(i)  Defenses.--It is a defense to prosecution under subsections (c), (d) and (d.1) where a person is charged with destroying a vehicle, lawful title to which is vested in him, if the vehicle is free of any encumbrances, there is no insurance covering loss by fire or explosion or both on the vehicle and the person delivers to the nearest State Police station at least 48 hours in advance of the planned destruction a written sworn statement certifying that the person is the lawful titleholder, that the vehicle is free of any encumbrances and that there is no insurance covering loss by fire or explosion or both on the vehicle.

(j)  Definitions.--As used in this section the following words and phrases shall have the meanings given to them in this subsection:

"Historic resource."  A building or structure, including a covered bridge, which:

(1)  has been in existence for more than 100 years, including partial or complete reconstruction of a building or structure originally erected at least 100 years ago; or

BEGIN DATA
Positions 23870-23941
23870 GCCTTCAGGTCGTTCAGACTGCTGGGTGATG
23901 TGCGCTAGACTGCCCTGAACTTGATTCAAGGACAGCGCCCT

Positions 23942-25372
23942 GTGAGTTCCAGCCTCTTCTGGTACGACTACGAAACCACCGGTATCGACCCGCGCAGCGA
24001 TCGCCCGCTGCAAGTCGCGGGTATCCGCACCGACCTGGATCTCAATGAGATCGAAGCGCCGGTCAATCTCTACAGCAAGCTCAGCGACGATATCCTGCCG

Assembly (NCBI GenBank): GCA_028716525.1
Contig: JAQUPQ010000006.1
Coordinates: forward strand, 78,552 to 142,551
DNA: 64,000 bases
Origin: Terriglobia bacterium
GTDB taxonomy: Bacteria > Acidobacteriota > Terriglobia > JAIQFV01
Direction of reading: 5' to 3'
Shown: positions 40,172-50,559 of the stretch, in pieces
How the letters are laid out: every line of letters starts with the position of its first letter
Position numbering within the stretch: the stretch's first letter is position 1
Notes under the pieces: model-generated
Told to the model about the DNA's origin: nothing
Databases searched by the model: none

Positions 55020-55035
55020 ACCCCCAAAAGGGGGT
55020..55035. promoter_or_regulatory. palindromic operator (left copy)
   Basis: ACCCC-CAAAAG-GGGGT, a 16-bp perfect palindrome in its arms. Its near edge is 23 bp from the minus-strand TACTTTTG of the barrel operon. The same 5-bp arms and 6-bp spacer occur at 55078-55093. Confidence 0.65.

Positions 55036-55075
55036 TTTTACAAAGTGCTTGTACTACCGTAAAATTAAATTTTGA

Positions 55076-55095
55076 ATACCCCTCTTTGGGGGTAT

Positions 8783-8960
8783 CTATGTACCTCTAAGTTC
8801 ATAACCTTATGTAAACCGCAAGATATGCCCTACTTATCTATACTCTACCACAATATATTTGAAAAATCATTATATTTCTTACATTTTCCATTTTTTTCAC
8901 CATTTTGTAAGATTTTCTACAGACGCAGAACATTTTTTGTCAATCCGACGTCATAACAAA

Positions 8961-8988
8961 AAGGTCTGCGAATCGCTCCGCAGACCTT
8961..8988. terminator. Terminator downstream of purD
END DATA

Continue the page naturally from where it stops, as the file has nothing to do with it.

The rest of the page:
(2)  has been listed on the National Register of Historic Places or the Pennsylvania Register of Historic Places.

"Occupied structure."  Any structure, vehicle or place adapted for overnight accommodation of persons or for carrying on business therein, whether or not a person is actually present. If a building or structure is divided into separately occupied units, any unit not occupied by the actor is an occupied structure of another.

"Property of another."  A building or other property, whether real or personal, in which a person other than the actor has an interest which the actor has no authority to defeat or impair, even though the actor may also have an interest in the building or property.

(Apr. 29, 1982, P.L.363, No.101, eff. 90 days; Dec. 7, 1982, P.L.811, No.227, eff. 60 days; Dec. 3, 1998, P.L.933, No.121, eff. 60 days; Nov. 29, 2006, P.L.1481, No.168, eff. 60 days; Nov. 23, 2010, P.L.1181, No.118, eff. 60 days; Feb. 25, 2014, P.L.33, No.16, eff. 60 days)

 

2014 Amendment.  Act 16 amended subsecs. (b), (f) and (j) and added subsecs. (a.1) and (a.2).

2010 Amendment.  Act 118 deleted subsec. (h.1).

1998 Amendment.  Act 121 amended subsecs. (d), (h) and (i) and added subsec. (d.1).

1982 Amendment.  Section 3 of Act 227 provided that, notwithstanding the provisions of 1 Pa.C.S. § 1955, the amendments to section 3301 by Act 101 are repealed.

Cross References.  Section 3301 is referred to in sections 3308, 3311, 5702, 5708, 6105 of this title; sections 3103, 5329 of Title 23 (Domestic Relations); section 7713 of Title 35 (Health and Safety); sections 5552, 6307, 6308, 6336, 9714, 9802 of Title 42 (Judiciary and Judicial Procedure); section 702 of Title 54 (Names); sections 3903, 4103, 7122 of Title 61 (Prisons and Parole).